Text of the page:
Once you know what to look for, you might catch glimpses of California’s native bats, even around cities like Berkeley. I see bats near Tilden Park, flittering off into the dusk like tiny airborne scraps of leather. Others notice their pointy silhouettes in the light of the moon, sunset-painted sky, pond reflections, streetlights.
Field biologist Emilie Strauss holds fond memories of watching colonies of bats, fifteen years ago, when they flew out of exit holes in structures in and around UC Berkeley. One of their homes, fittingly, was the Life Sciences Building. … Continue reading »
By Ilana DeBare
The Oakland Christmas Bird Count set a new record on Sunday for number of species – thanks in part to a much-ballyhooed rare bird in a Berkeley backyard.
Over 230 birders fanned out across Oakland, Berkeley and other nearby towns in Golden Gate Audubon’s 73rd annual Christmas Bird Count , or CBC as it’s known.
Some started as early as 2 a.m. looking for owls. By sundown, they had counted a preliminary total of 184 species, breaking last year’s record of 183. … Continue reading »
This weekend, hundreds of bird enthusiasts flocked to a quiet southside Berkeley neighborhood to catch a glimpse of a beautiful North American breeding bird that has never before been sighted in Alameda County.
The colorful Painted Redstart was still in the Elmwood neighborhood this morning, flitting between three large trees located on three adjacent streets.
Richmond-based graphic designer Lory Poulson, who came to the neighborhood with her partner Susan Gluck to investigate, said they heard the warbler before they saw it.
“It has a distinctive call that sounds like ‘too weet’ with the emphasis on the ‘weet,’” she said using her binoculars to scan a large birch tree on Lewiston Street where the pair had seen the Redstart just before 10 a.m.
The story started Wednesday last week when Katie Bertsche, a scientific illustrator who lives on Prince Street, spotted a flash of bright red in a poplar tree while sitting on her deck. … Continue reading »
[Editor's Note: Several local neighborhood groups have been buzzing recently about problems around their homes related to wildlife. One local resident, Phil Price, offered these tips based on experiences he and his wife, Juliet Lamont, have had in North Berkeley.]
By Phil Price
A few people in recent weeks have mentioned deer depredations and other issues with birds and wildlife causing problems with landscaping. My wife and I have a lot of experience with these issues.
About 15 years ago we removed all of the ivy, Himalayan blackberry and Algerian ivy that made up the understory of our backyard, and replaced it all with native plants. … Continue reading »
Wild turkeys are part and parcel of daily life in the city of Berkeley. Berkeleyside receives regular updates from our readers of sightings. Sometimes the birds come in pairs, sometimes in large flocks — rarely alone. And, it seems, there is nowhere they will not deign to roam. This past week we have received photos of turkeys on a traffic circle, on a roof, even at the doors of City Hall.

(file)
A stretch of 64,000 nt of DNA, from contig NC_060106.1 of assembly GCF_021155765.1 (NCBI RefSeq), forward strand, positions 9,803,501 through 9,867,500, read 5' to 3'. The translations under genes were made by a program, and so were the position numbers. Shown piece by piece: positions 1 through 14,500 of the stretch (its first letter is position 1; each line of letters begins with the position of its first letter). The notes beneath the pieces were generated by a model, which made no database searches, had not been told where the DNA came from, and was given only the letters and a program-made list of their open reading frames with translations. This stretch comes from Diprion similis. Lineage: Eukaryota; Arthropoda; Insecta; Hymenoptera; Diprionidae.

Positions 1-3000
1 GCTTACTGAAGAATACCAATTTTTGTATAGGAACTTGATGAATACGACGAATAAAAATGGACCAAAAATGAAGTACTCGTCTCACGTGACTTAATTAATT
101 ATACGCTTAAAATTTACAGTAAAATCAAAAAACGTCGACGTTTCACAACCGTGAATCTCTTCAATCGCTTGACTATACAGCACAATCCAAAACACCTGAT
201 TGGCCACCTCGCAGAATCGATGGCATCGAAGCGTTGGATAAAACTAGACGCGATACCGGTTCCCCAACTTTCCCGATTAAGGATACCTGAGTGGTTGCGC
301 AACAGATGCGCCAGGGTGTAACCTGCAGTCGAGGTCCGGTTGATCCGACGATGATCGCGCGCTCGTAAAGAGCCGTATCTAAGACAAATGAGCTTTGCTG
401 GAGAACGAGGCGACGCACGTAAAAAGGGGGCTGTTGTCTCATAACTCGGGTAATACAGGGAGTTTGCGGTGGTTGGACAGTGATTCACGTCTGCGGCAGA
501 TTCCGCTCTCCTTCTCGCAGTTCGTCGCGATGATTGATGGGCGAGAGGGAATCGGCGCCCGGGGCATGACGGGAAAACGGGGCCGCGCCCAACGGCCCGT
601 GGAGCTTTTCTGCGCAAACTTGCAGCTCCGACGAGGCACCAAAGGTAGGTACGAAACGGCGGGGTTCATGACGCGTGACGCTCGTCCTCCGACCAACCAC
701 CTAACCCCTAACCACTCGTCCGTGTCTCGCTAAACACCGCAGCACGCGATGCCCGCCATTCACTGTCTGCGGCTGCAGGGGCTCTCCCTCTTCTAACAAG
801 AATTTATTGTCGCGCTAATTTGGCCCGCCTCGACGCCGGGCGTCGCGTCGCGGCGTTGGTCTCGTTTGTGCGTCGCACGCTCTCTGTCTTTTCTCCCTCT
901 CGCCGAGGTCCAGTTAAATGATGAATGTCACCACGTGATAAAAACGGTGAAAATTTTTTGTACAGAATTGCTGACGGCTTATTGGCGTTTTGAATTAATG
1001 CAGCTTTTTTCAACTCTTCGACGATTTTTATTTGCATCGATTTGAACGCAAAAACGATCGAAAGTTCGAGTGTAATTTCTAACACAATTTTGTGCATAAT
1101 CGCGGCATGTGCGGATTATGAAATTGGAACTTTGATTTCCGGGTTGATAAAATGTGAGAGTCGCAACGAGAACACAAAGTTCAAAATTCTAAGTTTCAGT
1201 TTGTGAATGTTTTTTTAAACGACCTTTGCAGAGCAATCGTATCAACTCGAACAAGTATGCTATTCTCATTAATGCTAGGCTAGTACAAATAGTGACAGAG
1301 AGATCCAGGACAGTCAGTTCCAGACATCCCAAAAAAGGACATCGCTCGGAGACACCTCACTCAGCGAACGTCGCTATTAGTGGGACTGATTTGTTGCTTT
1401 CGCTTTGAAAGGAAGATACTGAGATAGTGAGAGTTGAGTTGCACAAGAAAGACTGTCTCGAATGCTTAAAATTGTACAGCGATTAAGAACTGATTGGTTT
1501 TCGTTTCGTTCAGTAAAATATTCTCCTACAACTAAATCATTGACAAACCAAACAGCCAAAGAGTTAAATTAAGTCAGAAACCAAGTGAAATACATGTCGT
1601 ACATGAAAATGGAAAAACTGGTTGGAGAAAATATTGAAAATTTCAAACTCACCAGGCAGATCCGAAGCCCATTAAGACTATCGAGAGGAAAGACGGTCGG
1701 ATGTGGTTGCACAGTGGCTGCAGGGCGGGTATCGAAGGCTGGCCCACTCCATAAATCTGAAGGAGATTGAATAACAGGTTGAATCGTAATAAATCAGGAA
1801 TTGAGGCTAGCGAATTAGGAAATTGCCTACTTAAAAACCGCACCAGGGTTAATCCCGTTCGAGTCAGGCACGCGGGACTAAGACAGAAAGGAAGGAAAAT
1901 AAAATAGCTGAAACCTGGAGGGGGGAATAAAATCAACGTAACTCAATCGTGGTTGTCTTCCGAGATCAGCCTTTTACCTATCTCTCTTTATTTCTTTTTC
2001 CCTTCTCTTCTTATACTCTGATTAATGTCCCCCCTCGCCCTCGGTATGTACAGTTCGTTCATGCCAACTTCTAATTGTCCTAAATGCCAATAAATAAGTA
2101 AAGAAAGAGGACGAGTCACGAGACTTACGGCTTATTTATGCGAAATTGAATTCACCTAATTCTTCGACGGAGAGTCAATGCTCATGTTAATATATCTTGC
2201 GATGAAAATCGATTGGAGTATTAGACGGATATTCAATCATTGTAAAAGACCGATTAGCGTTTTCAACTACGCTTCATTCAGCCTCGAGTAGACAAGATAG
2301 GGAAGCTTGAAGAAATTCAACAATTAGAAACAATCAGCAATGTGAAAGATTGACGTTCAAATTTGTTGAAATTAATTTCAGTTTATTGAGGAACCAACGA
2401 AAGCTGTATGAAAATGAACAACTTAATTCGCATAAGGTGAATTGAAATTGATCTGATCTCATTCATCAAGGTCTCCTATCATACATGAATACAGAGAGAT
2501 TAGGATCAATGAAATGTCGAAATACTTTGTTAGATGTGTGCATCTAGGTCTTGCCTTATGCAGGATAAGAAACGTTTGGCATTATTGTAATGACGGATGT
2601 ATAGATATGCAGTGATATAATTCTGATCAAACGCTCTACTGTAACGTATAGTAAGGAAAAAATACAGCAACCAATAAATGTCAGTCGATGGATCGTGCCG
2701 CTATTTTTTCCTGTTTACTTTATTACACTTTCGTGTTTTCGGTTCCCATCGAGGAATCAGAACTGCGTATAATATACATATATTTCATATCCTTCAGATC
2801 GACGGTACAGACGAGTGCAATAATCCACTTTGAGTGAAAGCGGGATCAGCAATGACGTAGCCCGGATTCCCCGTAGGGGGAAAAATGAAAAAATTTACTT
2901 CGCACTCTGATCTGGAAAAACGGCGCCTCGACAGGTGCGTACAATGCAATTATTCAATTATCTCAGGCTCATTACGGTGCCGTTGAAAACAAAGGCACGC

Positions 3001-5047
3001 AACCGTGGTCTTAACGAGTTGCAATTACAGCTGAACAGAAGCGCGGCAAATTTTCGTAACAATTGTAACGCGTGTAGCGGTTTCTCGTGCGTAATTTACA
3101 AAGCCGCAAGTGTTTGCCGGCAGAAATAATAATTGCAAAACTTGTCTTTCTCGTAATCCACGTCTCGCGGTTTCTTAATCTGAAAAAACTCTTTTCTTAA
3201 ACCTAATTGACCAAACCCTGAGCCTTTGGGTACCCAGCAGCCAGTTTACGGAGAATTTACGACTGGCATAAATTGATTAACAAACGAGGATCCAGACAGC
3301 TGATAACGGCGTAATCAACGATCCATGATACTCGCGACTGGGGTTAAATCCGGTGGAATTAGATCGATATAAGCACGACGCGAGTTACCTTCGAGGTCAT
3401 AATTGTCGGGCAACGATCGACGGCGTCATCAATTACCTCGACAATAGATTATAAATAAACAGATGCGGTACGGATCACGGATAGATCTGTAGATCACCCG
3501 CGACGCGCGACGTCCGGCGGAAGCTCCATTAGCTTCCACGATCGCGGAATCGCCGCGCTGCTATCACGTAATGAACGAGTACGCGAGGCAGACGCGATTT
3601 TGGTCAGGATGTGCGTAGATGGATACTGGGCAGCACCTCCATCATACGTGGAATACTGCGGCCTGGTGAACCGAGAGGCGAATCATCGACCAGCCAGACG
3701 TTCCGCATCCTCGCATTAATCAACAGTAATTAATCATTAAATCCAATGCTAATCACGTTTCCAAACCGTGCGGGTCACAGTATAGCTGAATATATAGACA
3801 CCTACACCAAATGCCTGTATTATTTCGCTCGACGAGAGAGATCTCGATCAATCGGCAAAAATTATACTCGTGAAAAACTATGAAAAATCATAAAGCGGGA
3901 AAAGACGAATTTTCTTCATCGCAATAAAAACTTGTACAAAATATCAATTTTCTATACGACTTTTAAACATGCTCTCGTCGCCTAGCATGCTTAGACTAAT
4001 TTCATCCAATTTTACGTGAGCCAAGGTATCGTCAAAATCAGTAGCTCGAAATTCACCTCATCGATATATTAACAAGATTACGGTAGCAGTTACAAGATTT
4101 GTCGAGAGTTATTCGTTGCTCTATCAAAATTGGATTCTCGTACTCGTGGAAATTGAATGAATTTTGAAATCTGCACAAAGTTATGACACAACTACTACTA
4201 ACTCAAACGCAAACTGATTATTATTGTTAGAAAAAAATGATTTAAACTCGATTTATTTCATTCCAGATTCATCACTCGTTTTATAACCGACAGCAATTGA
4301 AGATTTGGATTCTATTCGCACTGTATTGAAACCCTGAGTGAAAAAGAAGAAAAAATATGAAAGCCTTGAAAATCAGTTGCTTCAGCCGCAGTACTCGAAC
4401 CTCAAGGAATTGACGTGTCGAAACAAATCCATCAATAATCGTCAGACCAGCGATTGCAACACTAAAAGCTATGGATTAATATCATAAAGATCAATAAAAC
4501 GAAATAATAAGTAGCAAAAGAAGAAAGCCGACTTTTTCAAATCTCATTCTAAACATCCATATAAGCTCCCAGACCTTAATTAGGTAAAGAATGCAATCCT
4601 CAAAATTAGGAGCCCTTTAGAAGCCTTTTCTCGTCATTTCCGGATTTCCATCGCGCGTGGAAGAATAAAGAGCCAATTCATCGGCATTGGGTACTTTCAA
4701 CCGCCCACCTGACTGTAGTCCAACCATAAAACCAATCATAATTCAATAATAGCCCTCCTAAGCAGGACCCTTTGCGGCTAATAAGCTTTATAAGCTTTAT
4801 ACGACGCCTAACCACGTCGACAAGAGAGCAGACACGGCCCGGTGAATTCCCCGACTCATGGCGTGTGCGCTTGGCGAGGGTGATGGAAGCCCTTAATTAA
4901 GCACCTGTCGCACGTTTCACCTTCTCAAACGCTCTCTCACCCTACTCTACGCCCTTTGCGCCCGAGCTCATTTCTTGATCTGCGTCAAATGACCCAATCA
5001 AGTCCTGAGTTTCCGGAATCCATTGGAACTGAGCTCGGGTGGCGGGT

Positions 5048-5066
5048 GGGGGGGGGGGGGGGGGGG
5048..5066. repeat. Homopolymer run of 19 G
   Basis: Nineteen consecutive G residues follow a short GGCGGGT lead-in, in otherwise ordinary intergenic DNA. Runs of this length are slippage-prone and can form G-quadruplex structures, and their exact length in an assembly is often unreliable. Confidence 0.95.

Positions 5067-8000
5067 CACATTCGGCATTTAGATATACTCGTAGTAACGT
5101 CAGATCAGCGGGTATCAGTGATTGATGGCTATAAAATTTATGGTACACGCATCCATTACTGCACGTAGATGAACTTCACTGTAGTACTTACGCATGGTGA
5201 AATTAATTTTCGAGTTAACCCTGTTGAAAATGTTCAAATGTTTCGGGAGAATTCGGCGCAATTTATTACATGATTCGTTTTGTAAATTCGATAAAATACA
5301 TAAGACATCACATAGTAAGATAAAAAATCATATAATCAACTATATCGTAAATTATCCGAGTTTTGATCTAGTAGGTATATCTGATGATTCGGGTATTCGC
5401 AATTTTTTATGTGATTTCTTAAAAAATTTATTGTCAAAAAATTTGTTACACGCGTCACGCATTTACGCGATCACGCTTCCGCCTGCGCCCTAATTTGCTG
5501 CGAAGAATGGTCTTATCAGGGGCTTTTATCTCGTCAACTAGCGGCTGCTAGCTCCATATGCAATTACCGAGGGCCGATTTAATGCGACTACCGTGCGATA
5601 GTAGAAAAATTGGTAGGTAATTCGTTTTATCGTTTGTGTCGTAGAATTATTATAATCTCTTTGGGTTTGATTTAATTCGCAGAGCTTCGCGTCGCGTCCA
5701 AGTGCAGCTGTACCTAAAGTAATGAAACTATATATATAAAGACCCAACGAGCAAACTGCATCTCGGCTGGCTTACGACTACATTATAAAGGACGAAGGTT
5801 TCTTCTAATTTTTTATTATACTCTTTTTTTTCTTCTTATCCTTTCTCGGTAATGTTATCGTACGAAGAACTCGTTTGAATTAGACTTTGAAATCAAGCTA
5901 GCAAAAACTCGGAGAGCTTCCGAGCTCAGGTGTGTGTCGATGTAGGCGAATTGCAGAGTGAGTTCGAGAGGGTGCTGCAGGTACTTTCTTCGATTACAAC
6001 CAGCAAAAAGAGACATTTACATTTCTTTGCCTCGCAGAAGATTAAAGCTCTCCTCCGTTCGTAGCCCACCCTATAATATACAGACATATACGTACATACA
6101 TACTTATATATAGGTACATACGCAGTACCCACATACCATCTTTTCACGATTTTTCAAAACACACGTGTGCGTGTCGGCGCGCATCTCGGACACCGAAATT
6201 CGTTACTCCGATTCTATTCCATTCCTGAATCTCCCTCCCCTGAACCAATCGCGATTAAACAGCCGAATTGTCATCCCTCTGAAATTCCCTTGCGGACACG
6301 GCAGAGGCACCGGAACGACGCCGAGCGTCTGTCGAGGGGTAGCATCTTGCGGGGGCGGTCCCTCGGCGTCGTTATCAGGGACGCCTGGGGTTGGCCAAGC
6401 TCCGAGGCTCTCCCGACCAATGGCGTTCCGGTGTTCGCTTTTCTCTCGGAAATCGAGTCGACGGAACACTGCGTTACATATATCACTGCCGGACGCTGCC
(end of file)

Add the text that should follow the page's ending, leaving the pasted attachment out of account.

Hikers, runners, and bicyclists along Tilden Park’s popular Skyline Trail have been greeted by something new in the past several days: a large, white poster-board sign scribbled with an unusual warning.
“Rattlesnakes seen on this trail — use caution,” says the handwritten sign, mounted on an A-frame style roadblock on Upper Springs Trail where it cuts down from Skyline, dropping steeply to South Park Drive.
To many aficionados of the East Bay’s extensive network of trails, rattlesnake warnings might not seem unusual. Snake sightings in say, Black Diamond Mines or Sibley Volcanic Preserve are common, say naturalists at the East Bay Regional Park District, which manages both areas, as well as Tilden Park.
And occasional rattlesnake bites are reported in these drier, warmer areas, including one last year, said Emily Hopkins, public information officer for the park district.
But Tilden is another matter.
“I’ve been here 18 years, and personally, I’ve seen only one rattlesnake myself,” said Bill Kaminski, acting supervisor of Tilden. “They are here. But very infrequently do people run into them, or report them to us.” … Continue reading »
A wide variety of shorebirds winter in the San Francisco Bay waters, and in Berkeley in particular. A few, like the whimbrel (a type of curlew), migrate from as far away as the Arctic. Elaine Miller Bond, whose work on local wildlife we have been delighted to publish before, recently spent time photographing shorebirds at the Berkeley and Emeryville tidal zones and mudflats in the company of Rusty Scalf, a teacher and trip leader for the Audubon Society.
According to Scalf, these shorebirds have “high odometer readings.” Yet, for foraging, they rely heavily on the fragile, narrow, often muddy habitat between dry land and water — a zone that is increasingly imperiled by global climate change.
Here, we publish a selection of Miller Bond’s gorgeous photos with extended captions written by her describing the birds and their habits. … Continue reading »